General / 17 December 2018
As we come to the end of the year, some employers may pay a bonus in recognition of past performance or a financial incentive to perform in the coming year. Incentive bonus payment schemes are valuable tools for employers both to drive and reward performance, but advice on working out the structure of the scheme to calculate what the actual cost is likely to be is key to avoid surprises in terms of whether the payment has to be accounted for in calculating holiday pay. The Holidays Act 2003 governs entitlement to payment for holidays, providing that holiday pay is calculated on the basis of an employee’s gross earnings, which includes incentive payments except where these are discretionary.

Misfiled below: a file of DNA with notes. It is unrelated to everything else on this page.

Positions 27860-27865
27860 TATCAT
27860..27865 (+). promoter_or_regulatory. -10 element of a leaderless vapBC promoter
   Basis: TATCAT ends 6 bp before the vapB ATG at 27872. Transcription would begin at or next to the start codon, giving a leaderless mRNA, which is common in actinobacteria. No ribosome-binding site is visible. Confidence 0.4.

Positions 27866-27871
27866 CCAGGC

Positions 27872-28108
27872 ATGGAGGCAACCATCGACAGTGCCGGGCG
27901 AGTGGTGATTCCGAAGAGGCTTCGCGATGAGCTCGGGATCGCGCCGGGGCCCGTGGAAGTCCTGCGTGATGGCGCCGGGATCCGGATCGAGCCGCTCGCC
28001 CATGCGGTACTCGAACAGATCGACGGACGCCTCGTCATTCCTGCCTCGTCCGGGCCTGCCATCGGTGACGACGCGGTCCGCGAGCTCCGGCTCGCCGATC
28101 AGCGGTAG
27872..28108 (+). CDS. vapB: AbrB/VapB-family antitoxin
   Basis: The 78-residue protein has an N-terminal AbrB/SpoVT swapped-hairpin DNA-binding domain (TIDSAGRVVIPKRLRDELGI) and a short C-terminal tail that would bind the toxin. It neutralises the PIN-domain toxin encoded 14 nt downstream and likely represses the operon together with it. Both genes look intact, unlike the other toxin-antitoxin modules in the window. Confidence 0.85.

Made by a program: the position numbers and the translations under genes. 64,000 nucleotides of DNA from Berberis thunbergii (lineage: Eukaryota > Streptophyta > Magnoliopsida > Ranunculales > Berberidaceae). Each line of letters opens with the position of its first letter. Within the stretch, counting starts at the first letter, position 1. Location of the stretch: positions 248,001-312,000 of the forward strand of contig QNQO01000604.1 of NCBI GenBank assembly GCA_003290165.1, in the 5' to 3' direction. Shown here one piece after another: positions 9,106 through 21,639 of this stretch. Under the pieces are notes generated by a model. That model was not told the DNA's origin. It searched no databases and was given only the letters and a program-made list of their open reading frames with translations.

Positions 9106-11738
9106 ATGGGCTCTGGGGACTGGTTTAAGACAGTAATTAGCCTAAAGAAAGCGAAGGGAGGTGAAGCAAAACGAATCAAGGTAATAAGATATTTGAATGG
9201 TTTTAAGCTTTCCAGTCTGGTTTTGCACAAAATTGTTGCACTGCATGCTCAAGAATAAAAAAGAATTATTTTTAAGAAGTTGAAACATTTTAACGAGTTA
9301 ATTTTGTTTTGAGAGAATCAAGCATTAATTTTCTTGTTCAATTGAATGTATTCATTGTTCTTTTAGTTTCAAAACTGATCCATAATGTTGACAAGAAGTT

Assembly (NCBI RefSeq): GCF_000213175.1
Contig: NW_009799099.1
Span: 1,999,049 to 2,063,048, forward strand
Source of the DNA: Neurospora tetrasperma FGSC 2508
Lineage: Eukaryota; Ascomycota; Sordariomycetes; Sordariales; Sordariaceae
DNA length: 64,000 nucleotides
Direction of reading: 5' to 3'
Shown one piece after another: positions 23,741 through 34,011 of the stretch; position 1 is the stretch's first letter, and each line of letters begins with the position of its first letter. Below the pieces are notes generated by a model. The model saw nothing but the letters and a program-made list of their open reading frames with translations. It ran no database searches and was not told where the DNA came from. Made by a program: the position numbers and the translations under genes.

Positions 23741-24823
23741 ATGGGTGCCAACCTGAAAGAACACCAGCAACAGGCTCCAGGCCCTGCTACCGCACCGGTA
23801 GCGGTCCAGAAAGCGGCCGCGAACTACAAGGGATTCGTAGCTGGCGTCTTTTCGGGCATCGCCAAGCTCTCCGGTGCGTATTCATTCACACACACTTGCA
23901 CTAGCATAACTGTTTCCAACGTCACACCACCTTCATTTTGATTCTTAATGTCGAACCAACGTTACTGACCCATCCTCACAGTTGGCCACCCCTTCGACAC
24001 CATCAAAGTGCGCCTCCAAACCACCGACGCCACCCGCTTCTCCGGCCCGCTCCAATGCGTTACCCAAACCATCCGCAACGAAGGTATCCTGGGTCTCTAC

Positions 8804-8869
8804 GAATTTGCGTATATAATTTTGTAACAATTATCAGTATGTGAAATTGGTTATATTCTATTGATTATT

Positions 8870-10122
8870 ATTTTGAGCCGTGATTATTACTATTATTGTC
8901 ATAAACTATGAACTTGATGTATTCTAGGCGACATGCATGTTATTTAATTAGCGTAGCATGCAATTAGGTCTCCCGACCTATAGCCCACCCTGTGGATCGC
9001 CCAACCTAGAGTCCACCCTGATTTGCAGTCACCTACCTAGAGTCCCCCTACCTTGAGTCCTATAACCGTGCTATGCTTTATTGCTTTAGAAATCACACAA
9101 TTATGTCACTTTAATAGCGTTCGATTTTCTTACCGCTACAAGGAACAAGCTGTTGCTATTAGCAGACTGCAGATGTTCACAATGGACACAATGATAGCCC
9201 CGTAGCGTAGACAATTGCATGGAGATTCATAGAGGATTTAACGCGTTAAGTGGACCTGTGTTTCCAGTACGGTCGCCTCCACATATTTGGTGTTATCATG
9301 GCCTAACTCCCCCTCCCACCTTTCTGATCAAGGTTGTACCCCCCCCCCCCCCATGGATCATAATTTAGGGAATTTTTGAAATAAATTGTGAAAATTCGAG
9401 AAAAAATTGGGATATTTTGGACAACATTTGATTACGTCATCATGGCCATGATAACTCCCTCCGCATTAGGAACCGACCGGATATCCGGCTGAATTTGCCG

However, what is truly discretionary is not always clear and will depend on how the bonus or incentive terms are drafted. Being clear about the discretion in the employment agreement is key to avoiding surprises. For example, if an employment agreement says that where an employee performs to a certain standard they will be paid a bonus, yet there is discretion as to what amount, this is likely to attract holiday pay as it will be defined as gross earnings. However, if making a bonus payment at all is discretionary, that is likely to be excluded from the definition.
If an employer does not pay the employee their correct holiday pay entitlement, there is a six year limitation period for back pay, as well as potential penalties.
Our specialist team can provide advice on how to structure bonus or incentive schemes in the most cost effective way, as well as on the application of the law to schemes already in place.
Disclaimer: We remind you that while this article provides commentary on employment law and health and safety topics, it should not be used as a substitute for legal or professional advice for specific situations. Please seek legal advice from your lawyer for any questions specific to your workplace.